Reading Acts Together #2: Acts 1:12-26

This little section is reassuring for those who feel small and unspectacular. A little motley group in a room in Jerusalem became the world’s biggest religion and has impacted billions of lives. The Lord loves to use the small and the weak. We’ll see next time that they needed help, but here’s a few things to hold on to, remembering the church survives in weakness and through disappointment and betrayal.

1: Prayer is important. I love verse 14 – it’s a challenge and an encouragement ‘they all joined together constantly in prayer’. They knew they were small – their Lord and Saviour had just left them and told them to wait for the gift of the Holy Spirit (v4-5) – they must have had doubts and worries and questions and what did they do? They prayed constantly together. If there’s one thing that is lacking in most churches today it is this – the desire to join together constantly in prayer. Lack of prayer suggests lack of urgency in mission and lack of dependency on God. I don’t know what ‘constant’ looks like but I’m pretty sure its not what we’re used to.

2: Few come. Verse 15 says there were about 120 believers at the beginning (and probably more spread throughout Palestine e.g. 500 in 1 Cor 15:6). For many churches this would seem like a huge number – but consider the thousands Jesus preached to and performed miracles to – perhaps tens of thousands – and yet from the thousands only 120 remained in Jerusalem. Don’t be too disappointed when people leave or don’t believe. If revival didn’t happen with Jesus, then be okay with it not happening with you.

3: The resurrection is convincing. Verse 14 says part of the group was Jesus’ family – Mary and his brothers and sisters. His brothers like James for instance, didn’t believe Jesus (John 7:5) so what changed their mind? Certainly not Jesus’ death – being crucified might have confirmed their suspicions and worst fears. The one thing that must have convinced them was the resurrection – seeing the risen Jesus made them realise that their brother was the Messiah and their Lord, and that he was right all along!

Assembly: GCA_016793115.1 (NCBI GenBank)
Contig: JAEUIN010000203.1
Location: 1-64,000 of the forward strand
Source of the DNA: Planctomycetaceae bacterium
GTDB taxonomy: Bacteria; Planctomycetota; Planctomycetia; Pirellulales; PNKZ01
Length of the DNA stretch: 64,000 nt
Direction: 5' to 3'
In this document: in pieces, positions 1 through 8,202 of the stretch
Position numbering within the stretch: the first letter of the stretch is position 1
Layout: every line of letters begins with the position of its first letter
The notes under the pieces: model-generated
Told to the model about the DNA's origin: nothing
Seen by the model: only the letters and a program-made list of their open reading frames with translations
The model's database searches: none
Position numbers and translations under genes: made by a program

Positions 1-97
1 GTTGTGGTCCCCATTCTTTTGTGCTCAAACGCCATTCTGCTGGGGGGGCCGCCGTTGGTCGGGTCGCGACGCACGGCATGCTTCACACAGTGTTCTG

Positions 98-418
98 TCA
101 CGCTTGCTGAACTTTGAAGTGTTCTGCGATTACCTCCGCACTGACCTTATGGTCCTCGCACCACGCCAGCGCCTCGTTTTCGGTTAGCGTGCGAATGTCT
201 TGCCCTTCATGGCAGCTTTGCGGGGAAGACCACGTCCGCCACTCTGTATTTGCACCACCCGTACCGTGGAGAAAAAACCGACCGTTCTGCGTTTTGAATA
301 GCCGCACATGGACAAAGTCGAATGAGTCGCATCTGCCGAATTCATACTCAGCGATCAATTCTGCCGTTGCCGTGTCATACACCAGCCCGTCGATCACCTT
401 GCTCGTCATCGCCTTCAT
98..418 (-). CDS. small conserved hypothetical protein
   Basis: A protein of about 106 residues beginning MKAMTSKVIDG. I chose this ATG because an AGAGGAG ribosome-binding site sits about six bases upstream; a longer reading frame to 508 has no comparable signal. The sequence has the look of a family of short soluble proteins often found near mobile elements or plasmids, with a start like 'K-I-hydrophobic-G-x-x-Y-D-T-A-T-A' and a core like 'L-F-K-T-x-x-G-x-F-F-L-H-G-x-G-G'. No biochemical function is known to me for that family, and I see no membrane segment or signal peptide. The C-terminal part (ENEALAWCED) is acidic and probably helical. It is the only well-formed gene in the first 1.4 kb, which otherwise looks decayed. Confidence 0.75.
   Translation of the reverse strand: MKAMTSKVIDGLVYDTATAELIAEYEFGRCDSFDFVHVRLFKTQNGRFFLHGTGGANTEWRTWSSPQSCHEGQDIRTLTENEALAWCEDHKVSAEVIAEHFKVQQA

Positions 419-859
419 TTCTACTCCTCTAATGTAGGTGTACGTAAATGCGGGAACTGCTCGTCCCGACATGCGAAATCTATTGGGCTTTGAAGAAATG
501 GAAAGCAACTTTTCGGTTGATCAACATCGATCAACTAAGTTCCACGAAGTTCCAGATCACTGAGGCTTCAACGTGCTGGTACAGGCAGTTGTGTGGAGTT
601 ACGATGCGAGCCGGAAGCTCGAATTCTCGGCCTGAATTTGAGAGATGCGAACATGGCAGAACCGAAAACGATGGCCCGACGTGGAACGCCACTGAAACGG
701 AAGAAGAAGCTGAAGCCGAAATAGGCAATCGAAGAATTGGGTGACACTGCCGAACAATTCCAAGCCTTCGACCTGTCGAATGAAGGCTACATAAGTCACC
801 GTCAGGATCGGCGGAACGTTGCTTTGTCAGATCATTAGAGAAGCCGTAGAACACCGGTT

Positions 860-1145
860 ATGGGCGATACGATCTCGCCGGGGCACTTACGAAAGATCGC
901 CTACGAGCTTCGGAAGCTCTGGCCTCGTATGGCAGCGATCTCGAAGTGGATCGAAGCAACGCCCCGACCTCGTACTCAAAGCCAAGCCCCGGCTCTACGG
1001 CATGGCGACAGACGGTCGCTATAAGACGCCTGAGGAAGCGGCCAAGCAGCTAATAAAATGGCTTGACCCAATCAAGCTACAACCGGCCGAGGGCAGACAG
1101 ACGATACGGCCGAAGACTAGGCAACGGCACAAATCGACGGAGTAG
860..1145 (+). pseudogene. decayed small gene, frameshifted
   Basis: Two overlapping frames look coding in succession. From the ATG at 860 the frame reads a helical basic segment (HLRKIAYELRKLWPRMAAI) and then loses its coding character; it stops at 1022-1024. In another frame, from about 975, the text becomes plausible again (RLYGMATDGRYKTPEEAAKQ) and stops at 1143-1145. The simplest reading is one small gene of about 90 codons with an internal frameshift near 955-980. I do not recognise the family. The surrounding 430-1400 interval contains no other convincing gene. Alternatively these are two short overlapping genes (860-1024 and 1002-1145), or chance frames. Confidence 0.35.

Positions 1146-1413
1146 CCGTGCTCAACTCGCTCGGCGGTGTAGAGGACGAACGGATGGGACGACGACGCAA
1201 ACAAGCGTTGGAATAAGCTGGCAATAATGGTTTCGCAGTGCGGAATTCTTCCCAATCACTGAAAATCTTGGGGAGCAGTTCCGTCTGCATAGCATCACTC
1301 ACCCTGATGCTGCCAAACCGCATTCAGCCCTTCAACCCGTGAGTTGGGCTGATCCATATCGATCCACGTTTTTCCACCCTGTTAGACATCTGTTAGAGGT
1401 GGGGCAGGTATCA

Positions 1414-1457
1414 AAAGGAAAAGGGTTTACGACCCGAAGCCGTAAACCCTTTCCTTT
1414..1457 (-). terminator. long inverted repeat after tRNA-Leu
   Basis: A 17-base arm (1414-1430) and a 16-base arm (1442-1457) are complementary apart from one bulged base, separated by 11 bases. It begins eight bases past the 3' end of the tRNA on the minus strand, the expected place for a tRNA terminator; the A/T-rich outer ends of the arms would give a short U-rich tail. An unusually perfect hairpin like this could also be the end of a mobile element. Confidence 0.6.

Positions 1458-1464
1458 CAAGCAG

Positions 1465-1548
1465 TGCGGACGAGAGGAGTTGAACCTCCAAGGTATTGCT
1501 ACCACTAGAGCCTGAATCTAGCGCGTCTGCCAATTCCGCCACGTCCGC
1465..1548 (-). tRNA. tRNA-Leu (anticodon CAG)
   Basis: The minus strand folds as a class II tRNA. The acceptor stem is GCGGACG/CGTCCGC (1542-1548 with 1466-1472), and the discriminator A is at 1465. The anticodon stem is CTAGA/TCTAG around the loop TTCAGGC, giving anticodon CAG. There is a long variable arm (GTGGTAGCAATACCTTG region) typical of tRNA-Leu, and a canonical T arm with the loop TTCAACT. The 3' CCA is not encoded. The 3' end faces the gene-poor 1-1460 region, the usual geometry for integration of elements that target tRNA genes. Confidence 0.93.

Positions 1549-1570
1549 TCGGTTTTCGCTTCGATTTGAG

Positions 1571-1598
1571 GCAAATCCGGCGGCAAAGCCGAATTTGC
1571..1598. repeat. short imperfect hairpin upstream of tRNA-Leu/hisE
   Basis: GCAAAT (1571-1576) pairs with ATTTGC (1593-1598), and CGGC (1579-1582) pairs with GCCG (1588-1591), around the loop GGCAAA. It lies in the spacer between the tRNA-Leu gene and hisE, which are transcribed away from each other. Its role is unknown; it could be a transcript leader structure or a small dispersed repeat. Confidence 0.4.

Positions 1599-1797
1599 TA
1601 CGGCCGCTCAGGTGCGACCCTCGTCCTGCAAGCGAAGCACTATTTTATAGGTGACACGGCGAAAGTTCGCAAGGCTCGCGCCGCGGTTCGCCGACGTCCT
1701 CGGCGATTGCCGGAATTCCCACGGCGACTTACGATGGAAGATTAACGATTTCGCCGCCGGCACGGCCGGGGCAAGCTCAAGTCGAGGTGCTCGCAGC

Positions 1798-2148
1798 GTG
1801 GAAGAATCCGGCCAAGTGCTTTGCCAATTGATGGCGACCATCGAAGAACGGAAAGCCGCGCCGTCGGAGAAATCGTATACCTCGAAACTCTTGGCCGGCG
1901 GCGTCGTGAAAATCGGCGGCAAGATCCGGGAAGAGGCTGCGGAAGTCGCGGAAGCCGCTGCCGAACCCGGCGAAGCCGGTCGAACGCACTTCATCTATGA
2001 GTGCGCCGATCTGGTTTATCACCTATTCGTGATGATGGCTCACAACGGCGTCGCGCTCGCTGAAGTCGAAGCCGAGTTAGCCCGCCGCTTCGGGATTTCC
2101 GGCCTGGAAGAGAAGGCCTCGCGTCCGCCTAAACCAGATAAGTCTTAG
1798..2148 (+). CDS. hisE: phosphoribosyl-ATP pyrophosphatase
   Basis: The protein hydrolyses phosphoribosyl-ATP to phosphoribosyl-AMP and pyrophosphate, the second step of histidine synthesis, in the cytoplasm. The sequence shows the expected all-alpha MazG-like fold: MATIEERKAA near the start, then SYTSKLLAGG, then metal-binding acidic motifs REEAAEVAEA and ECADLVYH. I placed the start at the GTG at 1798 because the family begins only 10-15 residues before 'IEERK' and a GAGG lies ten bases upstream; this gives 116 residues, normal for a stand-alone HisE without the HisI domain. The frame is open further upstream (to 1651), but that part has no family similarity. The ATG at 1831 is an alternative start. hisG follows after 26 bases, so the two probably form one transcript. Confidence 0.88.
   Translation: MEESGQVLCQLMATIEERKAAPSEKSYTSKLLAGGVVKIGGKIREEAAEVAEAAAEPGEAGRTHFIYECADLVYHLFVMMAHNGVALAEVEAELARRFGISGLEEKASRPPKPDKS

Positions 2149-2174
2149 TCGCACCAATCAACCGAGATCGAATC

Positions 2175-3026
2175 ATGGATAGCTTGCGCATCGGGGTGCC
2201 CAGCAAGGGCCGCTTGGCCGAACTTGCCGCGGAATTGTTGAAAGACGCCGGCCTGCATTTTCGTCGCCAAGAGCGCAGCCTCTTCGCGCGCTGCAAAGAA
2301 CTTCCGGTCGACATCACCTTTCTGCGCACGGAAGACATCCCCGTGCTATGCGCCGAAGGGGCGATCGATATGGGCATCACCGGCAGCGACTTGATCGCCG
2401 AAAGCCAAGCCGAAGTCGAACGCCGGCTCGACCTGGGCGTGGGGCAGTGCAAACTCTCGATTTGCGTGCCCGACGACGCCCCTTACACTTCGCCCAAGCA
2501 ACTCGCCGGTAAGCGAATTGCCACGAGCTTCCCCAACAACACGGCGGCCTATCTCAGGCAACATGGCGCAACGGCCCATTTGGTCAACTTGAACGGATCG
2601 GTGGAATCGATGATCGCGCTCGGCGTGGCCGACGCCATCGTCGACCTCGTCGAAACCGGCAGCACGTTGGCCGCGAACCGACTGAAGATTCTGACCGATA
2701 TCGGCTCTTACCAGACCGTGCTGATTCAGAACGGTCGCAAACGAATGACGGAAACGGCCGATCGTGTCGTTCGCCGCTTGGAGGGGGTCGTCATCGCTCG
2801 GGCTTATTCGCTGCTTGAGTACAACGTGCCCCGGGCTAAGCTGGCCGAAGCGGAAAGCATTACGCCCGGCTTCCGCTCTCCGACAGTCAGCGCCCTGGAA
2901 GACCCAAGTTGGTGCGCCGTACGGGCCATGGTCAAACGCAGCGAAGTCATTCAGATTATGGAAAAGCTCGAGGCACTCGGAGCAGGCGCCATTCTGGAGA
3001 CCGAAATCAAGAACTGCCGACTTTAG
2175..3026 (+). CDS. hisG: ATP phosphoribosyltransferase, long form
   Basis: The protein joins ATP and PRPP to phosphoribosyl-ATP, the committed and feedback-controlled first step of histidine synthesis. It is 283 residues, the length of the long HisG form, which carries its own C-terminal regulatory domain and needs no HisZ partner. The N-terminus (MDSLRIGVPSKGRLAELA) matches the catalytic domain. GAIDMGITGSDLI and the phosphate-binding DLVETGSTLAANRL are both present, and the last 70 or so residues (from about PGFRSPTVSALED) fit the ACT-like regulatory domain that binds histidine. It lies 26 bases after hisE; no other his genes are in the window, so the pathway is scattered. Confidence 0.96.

This is why being a ‘witness with us of his resurrection’ (v22) was important for the Apostolic ministry – (as well as being there from the start, they needed to faithfully pass on and teach what Jesus taught) because they could witness about the risen Lord. The resurrection was the key evangelistic weapon to show the people the truth and power of the gospel.

4: Christianity is rooted in the Old Testament. We shall see this again and again in Acts. Christianity was not born in a vacuum. It was not dependent on Greek or Roman myths. It had historic roots and Jewish foundations. This is why Peter sees no issue with quoting from the Psalms (v20) to justify Judas’ replacement.

5: It was important for the apostles to be twelve because the number twelve was a significant and important number in the OT. Symbolising the twelve tribes of Israel, the apostles now represented Christ – the true and faithful Israel – as his spiritual children, and would spread the message to the ends of the earth and so create a people more numerous than the sands on the seashore.

But they’re going to need help…we can’t do this on our own. That’s why we need to join together constantly in prayer and why they were waiting for the Spirit to come…

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